Deep in the forest with all its mysteries

Friday January 2 2015

Big Owl, by Jony Waite. PHOTO | FRANK WHALLEY

Big Owl, by Jony Waite. PHOTO | FRANK WHALLEY  


Jony Waite loves trees, almost as much as she loves changing her name, or at least offering variations on the theme.

We first knew her as Jony Waite, American artist and part owner of the now defunct Watatu Gallery in Nairobi. She gave an opening to many a struggling painter and helped to kick-start the resurgence of interest in East African painting and sculpture. The entire art scene in this region owes much to her… and as gallery owner Carol Lees succinctly put it, “we all stand on her shoulders.”

Lees repaid this debt by curating her year-ending exhibition Into the Trees at the National Museum on Museum Hill, Nairobi — and made a cracking job of it, too.

Meanwhile, Waite underwent several, if not transformations, then at least nuanced changes in nomenclature. First Jony became Yony, which spelt as Yoni is the Sanskrit word for “heavenly passage.” We need go no further except to say it can be found in a particular Indian textbook beloved by most schoolboys and many an adult.

Then Waite became Wai*te. I know not why, any more than I know why the pop star Prince (born Prince Rogers Nelson) became the unpronounceable O(+> and “the artist formerly known as Prince.” Now Wai*te has become Wai-te. Again I have no idea why.

Waite, it should be said, is an indomitable woman of immense spirit. When her studio at Athi River outside Nairobi burnt down recently, and she lost hundreds of paintings and drawings, she scarcely broke stride and got back to work with a will. Thankfully, her museum show was largely unaffected, for many of the paintings were made in California (hence the proliferation of North American pines).


So, to this work, or possibly wo*rk. Or maybe wo-rk. The pictures were soundly drawn and sympathetically painted with big decisive strokes. Occasionally, in the larger works, they sacrificed tension for the broad sweep of the artist’s imagination. All were hugely enhanced by the presentation.

Carol Lees, owner of the One-Off gallery in Nairobi — which staged this exhibition of some 64 acrylic paintings, six mixed media drawings and even three pieces of decorated furniture (one folding screen, a sofa and an upholstered chair) — was given the freedom to transform the vast Creative Gallery on the museum’s upper floor.

She began by blacking out the clerestory windows to create a darker, more intimate interior, in which she then placed screens and a bench to create a more human scale. Then she coloured the walls in a rag-rolled green, which told of light filtering through to a forest floor.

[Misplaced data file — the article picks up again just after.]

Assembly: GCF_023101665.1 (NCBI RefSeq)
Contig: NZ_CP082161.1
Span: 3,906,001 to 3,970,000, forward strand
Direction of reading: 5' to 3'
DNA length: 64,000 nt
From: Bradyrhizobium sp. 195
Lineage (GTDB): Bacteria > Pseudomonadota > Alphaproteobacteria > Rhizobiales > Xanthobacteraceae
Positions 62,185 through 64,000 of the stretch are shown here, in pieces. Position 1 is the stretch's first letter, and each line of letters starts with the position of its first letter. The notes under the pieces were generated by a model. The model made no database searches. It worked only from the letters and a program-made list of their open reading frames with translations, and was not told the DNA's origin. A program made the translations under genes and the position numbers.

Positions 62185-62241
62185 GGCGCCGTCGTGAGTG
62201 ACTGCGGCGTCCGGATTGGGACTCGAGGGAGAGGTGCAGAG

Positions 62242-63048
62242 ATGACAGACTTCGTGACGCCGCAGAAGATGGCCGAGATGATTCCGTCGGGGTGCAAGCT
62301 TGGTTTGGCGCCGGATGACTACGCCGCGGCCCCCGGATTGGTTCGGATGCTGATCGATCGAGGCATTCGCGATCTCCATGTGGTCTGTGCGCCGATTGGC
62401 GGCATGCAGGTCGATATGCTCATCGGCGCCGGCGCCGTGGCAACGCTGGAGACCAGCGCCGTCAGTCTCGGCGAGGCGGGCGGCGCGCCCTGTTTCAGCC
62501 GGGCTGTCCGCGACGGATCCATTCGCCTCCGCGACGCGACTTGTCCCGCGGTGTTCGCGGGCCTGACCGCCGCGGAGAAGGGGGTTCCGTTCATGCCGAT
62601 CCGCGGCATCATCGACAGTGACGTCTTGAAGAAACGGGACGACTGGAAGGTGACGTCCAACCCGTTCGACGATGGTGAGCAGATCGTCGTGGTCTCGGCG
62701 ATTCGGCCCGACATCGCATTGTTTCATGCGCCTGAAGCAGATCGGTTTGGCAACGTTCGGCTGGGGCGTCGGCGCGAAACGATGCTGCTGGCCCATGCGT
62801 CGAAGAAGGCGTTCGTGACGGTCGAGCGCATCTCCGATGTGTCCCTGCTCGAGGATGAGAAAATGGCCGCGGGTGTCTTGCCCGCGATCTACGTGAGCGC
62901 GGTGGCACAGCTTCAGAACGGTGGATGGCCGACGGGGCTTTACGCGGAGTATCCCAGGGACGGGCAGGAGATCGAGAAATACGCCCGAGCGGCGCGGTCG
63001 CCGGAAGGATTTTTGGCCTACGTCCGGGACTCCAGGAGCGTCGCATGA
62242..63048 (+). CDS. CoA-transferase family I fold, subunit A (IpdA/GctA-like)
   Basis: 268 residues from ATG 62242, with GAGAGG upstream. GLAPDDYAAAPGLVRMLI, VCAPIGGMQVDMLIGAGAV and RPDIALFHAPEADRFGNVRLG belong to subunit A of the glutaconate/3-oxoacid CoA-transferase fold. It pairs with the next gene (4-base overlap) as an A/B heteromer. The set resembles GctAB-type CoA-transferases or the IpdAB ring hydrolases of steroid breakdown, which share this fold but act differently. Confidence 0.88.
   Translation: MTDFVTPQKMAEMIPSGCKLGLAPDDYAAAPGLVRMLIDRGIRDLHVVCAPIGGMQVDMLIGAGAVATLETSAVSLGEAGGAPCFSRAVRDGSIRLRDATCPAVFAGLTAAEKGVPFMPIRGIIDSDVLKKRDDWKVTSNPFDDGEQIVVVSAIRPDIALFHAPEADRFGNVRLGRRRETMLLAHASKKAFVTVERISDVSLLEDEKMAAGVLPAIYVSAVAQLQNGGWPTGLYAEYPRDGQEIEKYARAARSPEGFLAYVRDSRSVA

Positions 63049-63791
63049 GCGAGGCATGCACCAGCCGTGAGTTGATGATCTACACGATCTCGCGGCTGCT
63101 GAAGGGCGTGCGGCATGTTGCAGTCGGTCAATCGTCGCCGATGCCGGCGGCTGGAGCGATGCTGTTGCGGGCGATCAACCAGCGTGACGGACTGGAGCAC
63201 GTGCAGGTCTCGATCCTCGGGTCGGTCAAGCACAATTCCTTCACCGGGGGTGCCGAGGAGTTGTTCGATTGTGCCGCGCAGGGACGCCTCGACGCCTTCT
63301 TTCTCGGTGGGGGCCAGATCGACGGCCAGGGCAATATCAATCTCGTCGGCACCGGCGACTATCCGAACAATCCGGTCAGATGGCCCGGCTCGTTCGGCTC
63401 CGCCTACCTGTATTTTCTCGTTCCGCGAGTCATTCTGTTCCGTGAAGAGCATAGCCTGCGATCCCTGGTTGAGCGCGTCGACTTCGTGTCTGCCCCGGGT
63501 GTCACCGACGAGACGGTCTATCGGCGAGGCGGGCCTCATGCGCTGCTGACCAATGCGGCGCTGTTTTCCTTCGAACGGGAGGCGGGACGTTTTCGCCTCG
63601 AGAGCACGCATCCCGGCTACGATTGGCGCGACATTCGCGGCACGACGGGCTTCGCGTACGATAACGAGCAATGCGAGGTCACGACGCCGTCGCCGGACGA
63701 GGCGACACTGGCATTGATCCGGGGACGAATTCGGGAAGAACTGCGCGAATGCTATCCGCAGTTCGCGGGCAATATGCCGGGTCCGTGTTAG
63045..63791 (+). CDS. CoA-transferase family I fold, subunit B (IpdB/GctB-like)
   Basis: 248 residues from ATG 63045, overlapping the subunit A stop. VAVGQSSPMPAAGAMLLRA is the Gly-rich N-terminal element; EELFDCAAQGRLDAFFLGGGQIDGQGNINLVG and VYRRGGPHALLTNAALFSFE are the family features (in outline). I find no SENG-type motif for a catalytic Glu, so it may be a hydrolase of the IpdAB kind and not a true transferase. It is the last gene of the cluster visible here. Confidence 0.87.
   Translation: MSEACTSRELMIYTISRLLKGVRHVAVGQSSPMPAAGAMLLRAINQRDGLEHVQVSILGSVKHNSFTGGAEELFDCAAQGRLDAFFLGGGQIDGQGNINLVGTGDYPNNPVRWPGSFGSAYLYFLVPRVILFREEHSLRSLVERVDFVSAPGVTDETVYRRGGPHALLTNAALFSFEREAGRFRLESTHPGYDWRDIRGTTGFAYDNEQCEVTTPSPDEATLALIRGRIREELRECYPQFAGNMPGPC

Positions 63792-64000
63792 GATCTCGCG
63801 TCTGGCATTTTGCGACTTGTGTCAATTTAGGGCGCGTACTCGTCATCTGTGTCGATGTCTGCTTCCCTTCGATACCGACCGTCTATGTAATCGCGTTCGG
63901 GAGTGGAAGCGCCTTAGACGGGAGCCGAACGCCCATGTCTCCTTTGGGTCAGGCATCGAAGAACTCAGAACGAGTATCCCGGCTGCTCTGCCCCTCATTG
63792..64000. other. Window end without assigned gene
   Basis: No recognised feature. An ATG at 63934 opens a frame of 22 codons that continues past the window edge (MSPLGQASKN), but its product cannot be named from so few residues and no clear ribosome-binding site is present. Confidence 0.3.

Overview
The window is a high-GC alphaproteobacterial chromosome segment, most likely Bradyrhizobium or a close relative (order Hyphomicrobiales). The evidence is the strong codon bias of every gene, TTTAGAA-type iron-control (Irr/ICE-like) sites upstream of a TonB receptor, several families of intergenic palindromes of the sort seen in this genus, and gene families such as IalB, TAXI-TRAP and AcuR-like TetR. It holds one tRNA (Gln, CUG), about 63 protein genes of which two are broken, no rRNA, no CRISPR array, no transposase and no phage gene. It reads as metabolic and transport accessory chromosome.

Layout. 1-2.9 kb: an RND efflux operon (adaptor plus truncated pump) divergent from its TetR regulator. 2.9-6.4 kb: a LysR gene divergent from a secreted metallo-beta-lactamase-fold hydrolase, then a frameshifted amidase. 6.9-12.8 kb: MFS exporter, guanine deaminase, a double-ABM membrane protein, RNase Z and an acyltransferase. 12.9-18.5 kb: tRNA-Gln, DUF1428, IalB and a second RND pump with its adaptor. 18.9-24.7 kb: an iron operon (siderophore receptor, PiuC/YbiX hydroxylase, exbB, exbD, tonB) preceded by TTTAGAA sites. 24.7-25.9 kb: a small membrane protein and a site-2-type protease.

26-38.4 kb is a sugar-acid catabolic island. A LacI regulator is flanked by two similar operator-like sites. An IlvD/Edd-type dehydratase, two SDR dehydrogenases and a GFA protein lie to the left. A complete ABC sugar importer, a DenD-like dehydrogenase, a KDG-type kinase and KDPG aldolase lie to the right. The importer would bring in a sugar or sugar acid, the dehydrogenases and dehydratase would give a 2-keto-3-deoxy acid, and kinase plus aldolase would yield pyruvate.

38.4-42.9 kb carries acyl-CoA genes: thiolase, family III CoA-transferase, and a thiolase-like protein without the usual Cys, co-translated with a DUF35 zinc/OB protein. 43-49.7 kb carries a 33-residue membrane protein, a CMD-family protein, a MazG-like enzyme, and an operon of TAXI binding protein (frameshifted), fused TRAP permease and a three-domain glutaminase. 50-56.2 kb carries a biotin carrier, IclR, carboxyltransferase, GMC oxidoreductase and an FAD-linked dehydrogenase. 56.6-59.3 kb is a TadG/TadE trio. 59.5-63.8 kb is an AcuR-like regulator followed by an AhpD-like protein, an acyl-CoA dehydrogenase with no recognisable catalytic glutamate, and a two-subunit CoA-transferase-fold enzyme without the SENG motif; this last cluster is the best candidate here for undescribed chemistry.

It was the perfect backdrop for these pictures. We were deep in the forest with all its mysteries, wandering through a poem.
Why is this approach not adopted for all exhibitions? Galleries should be responsive to whatever they show.

There is a symbiosis between the works and their surroundings. It is not enough to bang a few nails in the wall and hang the pictures where you may; nor is it enough to shove a few sculptures onto stands and dot them around the floor, hoping nobody will trip over them. Presenting art is an art in itself.

Another adjunct to any successful exhibition — as well as a sympathetic settting, good lighting, sensitive hanging and clear labelling — is an informative catalogue. This show scored well there too, with a full-colour 80-page booklet by the photographer James Muriuki that enabled visitors to take the whole show home.

Of the pictures this supported, I loved their vigour but thought the colours a touch too chalky and the paint rather dragged. This is not entirely Waite’s fault; it is common to most pictures made with fast-drying acrylics instead of oils.

You sacrifice quality for convenience. I prefer succulent slabs of pigment that feed the eye and nourish the soul and there was not a lot of that to see.

Waite was not helped by her consistently sludgy palette of greens, browns, creams and greys (she has never done riotous explosions of colour, so far as I know) that set the mood, but tended at times to blur instead of define.

In her best works Waite took us into her dreams, sharing her anxieties and her joys. Trees are her metaphor for life. And it was in her smaller, more sharply focused pictures like Variations of the Enigma, at only 20cm x 25cm, that the artist was at her finest. Their intensity offered a precise vision of her love of woodlands and the secrets locked within them.

In some of her larger pictures (and they ran up to 201cm x 267cm) this tautness was dissipated and the result became muddied and dull. It is when she aimed for broad sweeps of landscape — rather than penetrating studies of leaves, the patterns of dappled light, or webs of interlocking branches — that her authority became lost in a swirling ectoplasm of paint. Even though her repeated giraffe and wildebeest motifs gave the eye something to hang onto, they did not save the day.

There were brilliant exceptions, however, and the one I would point to most of all was Big Owl; sustained, crisp and incisive. I also enjoyed the fluid brilliance of her mixed media drawings. They offered a glorious spontaneity.

As I said in the beginning, Jony Yony Waite, Wai*te, Wai-te loves trees — and we should love, lo*ve, lo-ve her for it.